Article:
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Chinese influence in Cuba looms ever larger amid strong trade ties


Chinese influence in Cuba looms ever larger amid strong trade ties

Chinese made busses in Cuba
Chinese made busses in Cuba
Photo: Reuters

Having hosted over 1,000 companies from 70 countries, the Havana International Fair closes today.

Despite the restoration of diplomatic relations in 2015, the US continues its embargo with Cuba; indeed, President Trump signalled a harder line on Havana in a key policy speech in June.

The decades-long embargo has led to general economic underdevelopment, leaving the door open for China to become a major player in the Caribbean. Just last year, Beijing became Cuba’s top economic partner, recording over $1 billion in bilateral trade.

This week, Chinese state media reported that Havana was seeking to join the multi-trillion dollar Belt and Road Initiative to capitalise on easy financing for large pieces of infrastructure, such as the Mariel special development zone. The Cuban government hopes that Mariel, which sports “the most modern” shipping terminal in the region and tax incentives for foreign investors, will turn the island into a regional maritime hub.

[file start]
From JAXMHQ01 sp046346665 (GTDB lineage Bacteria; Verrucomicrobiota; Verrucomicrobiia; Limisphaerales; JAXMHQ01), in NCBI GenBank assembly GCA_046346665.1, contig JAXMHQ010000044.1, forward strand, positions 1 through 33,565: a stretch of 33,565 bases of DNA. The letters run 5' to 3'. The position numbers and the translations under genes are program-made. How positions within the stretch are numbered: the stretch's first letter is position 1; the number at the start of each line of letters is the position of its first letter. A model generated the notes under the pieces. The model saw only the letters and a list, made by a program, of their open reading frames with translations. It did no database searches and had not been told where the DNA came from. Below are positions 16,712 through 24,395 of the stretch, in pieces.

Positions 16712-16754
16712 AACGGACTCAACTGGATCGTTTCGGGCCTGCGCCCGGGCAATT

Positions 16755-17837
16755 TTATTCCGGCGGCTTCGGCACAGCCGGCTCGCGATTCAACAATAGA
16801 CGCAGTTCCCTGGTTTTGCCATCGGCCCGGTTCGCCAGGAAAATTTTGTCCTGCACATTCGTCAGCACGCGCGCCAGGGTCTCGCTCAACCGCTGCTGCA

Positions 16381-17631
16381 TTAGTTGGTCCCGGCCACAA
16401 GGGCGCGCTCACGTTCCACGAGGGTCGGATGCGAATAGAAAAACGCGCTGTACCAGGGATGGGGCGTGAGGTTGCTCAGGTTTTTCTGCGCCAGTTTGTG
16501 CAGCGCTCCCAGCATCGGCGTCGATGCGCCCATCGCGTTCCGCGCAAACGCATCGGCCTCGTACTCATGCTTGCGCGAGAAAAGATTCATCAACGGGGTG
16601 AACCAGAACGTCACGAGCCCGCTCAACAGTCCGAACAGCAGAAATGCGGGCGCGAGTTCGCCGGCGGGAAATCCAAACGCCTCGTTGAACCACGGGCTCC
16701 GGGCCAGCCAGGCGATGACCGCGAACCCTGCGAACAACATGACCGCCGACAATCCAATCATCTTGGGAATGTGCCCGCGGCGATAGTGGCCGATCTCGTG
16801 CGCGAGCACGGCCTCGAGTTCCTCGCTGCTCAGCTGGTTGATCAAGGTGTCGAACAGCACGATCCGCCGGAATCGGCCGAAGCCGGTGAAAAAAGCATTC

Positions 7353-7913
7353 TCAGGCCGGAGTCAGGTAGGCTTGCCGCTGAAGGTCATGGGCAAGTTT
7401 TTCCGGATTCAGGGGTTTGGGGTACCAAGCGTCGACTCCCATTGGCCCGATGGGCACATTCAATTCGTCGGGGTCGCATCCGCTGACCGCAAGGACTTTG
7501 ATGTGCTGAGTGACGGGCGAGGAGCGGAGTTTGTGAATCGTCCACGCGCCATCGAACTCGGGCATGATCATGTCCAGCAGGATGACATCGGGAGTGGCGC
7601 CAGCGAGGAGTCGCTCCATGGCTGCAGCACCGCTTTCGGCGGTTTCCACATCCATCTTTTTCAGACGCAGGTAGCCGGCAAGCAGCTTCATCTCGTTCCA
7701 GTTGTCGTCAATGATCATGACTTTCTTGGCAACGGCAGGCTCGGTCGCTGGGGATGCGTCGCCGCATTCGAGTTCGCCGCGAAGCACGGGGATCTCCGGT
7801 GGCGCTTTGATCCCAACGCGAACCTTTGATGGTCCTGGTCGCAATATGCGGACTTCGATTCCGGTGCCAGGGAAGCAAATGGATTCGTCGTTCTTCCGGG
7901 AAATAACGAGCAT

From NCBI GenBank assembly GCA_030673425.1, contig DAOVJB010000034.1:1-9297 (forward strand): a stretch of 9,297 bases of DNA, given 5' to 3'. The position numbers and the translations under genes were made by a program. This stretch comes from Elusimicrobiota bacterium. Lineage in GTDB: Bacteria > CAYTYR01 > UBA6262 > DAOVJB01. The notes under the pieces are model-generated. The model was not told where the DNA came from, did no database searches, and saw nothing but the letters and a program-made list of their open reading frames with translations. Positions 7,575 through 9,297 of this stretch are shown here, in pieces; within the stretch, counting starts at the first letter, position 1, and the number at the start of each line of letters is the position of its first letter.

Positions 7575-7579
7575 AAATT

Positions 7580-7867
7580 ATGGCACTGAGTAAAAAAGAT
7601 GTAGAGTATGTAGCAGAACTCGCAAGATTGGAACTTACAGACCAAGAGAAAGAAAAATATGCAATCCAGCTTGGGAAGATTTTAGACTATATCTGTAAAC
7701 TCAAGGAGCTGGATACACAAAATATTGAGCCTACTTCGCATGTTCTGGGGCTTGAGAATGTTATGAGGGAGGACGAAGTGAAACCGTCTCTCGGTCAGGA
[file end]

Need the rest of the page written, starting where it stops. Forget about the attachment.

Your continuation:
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Beijing has shown its ability to capitalise on local ambitions for grand infrastructure projects by providing soft loans in return for preferential treatment. While China’s growing influence in Cuba will not go unnoticed in Washington, the continued embargo leaves Havana little alternative.

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